On average, Jackie edited ten to twelve books a year. Her titles were primarily nonfiction, with an emphasis on history and the performing arts, especially ballet and music. Her eclectic tastes were reflected in the books she oversaw, including Bill Moyers's Healing and the Mind, Michael Jackson's Moonwalk, and Edvard Radzinsky's The Last Tsar: The Life and Death of Nicholas II. She published a number of children's books by singer Carly Simon, who was a neighbor on Martha's Vineyard. Her passion for Egypt prompted her to acquire and publish the translation for the Cairo Trilogy — Palace Walk, Palace of Desire, and Sugar Street — by Nobel Prize–winning Egyptian author Naguib Mahfouz.
Working with Jackie
Jackie gave her authors much more one-on-one time and attention than a typical editor. She would conduct editing sessions either at her office or at 1040. Since she chose books that reflected her interests, she was passionate about each project and very knowledgeable. Jackie was also considerate and made sure not to hurt an author's feelings if she had a negative criticism to make. All her authors spoke of Jackie's attention to detail and her bottomless curiosity. She had found a career that was perfectly suited to her both intellectually and emotionally.
In April 1993 Jackie agreed to an interview with Publishers Weekly editorial director John F. Baker — as long as their conversation was not tape recorded or photographed and there would be no questions about her personal life. She also received copy approval.
The interview was arranged at the suggestion of Doubleday president Stephen Rubin. Jackie was just happy to talk about her work and explained to Baker that being an editor was a natural fit — she majored in literature in college, had many friends who were writers, and, most importantly, loved books. Plus, in publishing it was the author and the book who were promoted — not the editor. Baker sent Jackie a copy of the article, and Jackie only made two changes: one to correct a name and the other to correct his grammar.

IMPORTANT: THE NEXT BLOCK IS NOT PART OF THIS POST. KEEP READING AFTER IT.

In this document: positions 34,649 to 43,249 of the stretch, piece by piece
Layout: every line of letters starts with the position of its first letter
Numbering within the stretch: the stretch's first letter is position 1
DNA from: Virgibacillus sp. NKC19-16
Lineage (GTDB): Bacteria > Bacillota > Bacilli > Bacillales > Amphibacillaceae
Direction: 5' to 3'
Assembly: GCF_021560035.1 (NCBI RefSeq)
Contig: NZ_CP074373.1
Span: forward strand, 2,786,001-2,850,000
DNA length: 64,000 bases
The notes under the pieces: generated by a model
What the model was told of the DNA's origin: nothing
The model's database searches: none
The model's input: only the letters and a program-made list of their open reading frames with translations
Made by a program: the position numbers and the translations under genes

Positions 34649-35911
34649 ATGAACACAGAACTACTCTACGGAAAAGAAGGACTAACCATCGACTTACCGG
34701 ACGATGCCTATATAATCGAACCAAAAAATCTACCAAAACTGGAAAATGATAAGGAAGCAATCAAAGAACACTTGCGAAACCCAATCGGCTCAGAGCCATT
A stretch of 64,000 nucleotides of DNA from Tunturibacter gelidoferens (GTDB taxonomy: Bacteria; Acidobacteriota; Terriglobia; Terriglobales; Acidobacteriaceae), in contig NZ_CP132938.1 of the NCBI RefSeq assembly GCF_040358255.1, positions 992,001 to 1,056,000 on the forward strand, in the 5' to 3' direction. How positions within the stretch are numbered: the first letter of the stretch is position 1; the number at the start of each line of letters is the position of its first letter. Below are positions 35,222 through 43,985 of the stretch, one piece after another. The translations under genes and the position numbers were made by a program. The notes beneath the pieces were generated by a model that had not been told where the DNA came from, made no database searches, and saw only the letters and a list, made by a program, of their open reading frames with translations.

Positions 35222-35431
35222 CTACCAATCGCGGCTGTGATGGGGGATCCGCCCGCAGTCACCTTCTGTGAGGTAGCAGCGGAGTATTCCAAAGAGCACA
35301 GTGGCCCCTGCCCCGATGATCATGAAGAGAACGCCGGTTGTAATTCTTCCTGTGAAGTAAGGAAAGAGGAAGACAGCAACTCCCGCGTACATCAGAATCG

THEY SAID …
“One would not associate her with a book of articles from Rolling Stone or a comic book history of the universe…. She is extraordinarily devoted to the books she has edited, especially the looks, the esthetic appeal. Her greatest enthusiasm is devoted to finding the books and making sure they are designed and produced as elegantly and pleasingly as possible….”
— John F. Baker
SHE SAID …
“In the city parks we feel Atget's humanity. He photographs with tenderness and melancholy. In the Tuileries, the park chair, as French as the croissant, lies overturned beside a leering faun … we find these photographs troubling because we connect to them…. Our grandfathers sit in black serge suits along the paths laid out by kings and queens.”
Jackie's involvement and support surprised many of her authors. Canadian writer Robertson Davies recalled the time he was being honored at an American university. He looked out from the podium and was stunned to see Jackie mingling in the crowd. Jackie was particularly interested in showcasing the contributions of African American writers. She encouraged another Martha's Vineyard neighbor, Dorothy West, to work on what eventually became The Wedding. West, the last surviving member of the Harlem Renaissance, published the book in 1995, and three years later Oprah Winfrey adapted it into a television movie starring Halle Berry.